"...we believe that we have enough buildings, enough construction, enough infrastructure. And it is now time to consolidate it and find the qualities within the built. This is not against future production, it is more about a consideration of what we really want in cities." - Hubert Klumpner

Read on to learn how the "Radical Urbanism" exhibition reveals what we can learn from the interventions and ad-hoc, bottom-up initiatives. Also, don't miss Klumpner and Brillembourg's essay, "The Evolution of Radical Urbanism: What Does the Future Hold for Our Cities."

The Evolution of Radical Urbanism: What Does the Future Hold for Our Cities?

Earlier today in Shenzhen the 6th Bi-City Biennale of Urbanism/Architecture (UABB) opened its doors to public. Under the overall theme "Re-Living the City," curators Alfredo Brillembourg and Hubert Klumpner of Urban Think Tank headed up the "Radical Urbanism" exhibit in the main venue. Brillembourg and Klumpner invited the exhibition participants to show how we can learn from ad-hoc and "bottom-up" initiatives for alternative urban solutions. In the following essay - originally printed in the UABB 2015 catalogue - the curators call for us to "rethink how we can operate within the city, learn from its emerging intelligence and shap[e] its outcomes to radical and tactical ends."

The notion of a radical urbanism draws us unavoidably into the realm of the political. Imagining a more equitable and sustainable future involves an implicit critique of the spatial and societal conditions produced by prevailing urban logics.[1] As such, we are not only reminded of Le Corbusier’s famous ultimatum, “architecture or revolution,” but its generational echo in Buckminster Fuller’s more catastrophic pronouncement, “utopia or oblivion.”[2] Both were zero-sum scenarios born of overt social disjuncture, whether the deprivations and tensions of the interwar period, or the escalating conflicts and ecological anxiety of the late 1960s. While the wave of experimental "post utopian" practices that emerged in the early 1970s positioned themselves explicitly in opposition to perceived failures of the modern movement, these disparate groups shared a belief – however disenchanted – with their predecessors in the idea that radical difference was possible, as well as a conviction that a break was necessary.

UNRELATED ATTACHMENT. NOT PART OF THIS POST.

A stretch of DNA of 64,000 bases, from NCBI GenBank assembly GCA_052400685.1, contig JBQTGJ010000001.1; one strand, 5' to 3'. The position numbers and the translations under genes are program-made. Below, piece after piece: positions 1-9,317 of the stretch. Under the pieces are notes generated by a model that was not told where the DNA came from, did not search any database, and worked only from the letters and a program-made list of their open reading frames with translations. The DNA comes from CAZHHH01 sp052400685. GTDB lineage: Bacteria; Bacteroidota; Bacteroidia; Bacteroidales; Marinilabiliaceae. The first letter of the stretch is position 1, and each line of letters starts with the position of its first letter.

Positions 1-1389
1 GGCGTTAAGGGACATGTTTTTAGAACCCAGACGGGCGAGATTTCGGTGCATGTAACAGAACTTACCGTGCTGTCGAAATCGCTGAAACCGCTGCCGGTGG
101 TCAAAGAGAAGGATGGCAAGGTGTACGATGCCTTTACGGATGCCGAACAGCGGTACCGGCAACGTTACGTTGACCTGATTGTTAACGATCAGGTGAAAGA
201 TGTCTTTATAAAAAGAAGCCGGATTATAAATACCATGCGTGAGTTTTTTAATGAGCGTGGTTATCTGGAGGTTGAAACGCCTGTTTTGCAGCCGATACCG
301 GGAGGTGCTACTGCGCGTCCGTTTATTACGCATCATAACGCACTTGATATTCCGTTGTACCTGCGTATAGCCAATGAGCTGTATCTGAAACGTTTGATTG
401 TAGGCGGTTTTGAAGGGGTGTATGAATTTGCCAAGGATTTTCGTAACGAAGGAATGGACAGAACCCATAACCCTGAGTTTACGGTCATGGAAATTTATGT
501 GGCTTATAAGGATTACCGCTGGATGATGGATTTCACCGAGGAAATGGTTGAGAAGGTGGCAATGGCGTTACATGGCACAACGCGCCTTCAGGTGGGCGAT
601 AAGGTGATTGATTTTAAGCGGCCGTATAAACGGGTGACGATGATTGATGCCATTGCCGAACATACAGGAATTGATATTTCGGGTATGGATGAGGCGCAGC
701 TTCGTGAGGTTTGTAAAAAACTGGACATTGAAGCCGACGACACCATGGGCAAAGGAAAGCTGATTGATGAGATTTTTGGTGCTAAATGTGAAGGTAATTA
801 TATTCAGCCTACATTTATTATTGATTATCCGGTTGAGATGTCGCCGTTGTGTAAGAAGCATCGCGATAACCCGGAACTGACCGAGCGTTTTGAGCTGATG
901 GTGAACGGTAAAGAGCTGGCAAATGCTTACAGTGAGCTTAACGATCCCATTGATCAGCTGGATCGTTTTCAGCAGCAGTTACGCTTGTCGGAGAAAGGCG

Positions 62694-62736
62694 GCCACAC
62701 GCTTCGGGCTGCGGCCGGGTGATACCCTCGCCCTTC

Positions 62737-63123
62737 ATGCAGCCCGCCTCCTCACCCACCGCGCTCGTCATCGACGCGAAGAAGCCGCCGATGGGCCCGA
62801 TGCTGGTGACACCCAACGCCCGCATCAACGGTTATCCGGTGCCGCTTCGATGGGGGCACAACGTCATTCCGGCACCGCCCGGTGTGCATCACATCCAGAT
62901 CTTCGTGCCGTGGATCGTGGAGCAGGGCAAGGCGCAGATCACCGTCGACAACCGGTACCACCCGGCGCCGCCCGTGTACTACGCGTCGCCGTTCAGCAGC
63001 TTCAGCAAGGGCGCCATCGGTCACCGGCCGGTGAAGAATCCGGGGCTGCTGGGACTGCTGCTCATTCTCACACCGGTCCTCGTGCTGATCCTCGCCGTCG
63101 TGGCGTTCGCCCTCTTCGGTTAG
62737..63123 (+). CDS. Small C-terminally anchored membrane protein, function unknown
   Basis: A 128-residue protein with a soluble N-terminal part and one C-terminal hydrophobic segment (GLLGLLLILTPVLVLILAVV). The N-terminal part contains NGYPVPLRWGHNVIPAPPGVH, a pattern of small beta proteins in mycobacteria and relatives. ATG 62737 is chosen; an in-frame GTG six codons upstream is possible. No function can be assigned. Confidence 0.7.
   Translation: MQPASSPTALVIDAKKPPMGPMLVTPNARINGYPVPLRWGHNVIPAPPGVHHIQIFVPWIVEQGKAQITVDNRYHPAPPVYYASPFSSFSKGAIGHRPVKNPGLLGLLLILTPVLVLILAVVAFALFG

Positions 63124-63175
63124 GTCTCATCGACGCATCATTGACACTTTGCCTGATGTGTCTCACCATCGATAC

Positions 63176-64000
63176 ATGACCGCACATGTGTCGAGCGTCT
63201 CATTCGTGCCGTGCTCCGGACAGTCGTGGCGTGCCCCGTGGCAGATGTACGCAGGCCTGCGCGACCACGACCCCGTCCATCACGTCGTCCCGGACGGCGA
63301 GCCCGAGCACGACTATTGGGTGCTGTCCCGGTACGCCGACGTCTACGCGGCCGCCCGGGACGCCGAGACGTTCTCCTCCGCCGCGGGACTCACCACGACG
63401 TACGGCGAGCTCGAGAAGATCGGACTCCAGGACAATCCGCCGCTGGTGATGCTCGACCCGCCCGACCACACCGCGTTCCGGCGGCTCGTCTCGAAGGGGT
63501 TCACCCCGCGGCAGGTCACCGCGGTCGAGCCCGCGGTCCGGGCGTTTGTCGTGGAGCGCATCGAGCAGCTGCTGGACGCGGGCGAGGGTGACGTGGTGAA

The Evolution of Radical Urbanism: What Does the Future Hold for Our Cities? - Image 1 of 4The Evolution of Radical Urbanism: What Does the Future Hold for Our Cities? - Image 2 of 4The Evolution of Radical Urbanism: What Does the Future Hold for Our Cities? - Image 3 of 4The Evolution of Radical Urbanism: What Does the Future Hold for Our Cities? - Image 4 of 4+ 9

2015 Bi-City Biennale of Urbanism\Architecture

The 2015 Bi-City Biennale of Urbanism\Architecture (2015 UABB), the world’s only biennale dedicated to the themes of urbanism and architecture, announced its highlight exhibits. Based in Shenzhen, one of China’s first Special Economic Zones, 2015 UABB will feature presentations from over 72 exhibitors from six continents who will all explore the theme “Re-Living The City”. Opening to the public on 4 December this year, 2015 UABB will take over the former Dacheng Flour Factory in Shekou, a declining factory complex built in 1980s that will be transformed into a multifaceted exhibition venue especially for the biennale.

Call for Exhibitors: 2015 Bi-City Biennale of Urbanism Architecture in Hong Kong and Shenzhen

The 2015 Bi-City Biennale of Urbanism Architecture (UABB) has launched an open call for exhibitors. Co-organized by Shenzhen and Hong Kong, UABB is the only biennial exhibition in the world that is based exclusively on the themes of urbanism and urbanization. This year's edition, which will run from December 2015 to February 2016, will be based around the themes "Re-Living the City" and "Visions 2050 - Lifestyle & The City." All those who are interested in participating as an exhibitor should submit their proposals to the organizers of the Shenzhen curatorial team (here) and Hong Kong curatorial team (here) before June 30, 2015. See our past coverage on the 2013 UABB to learn more about the event.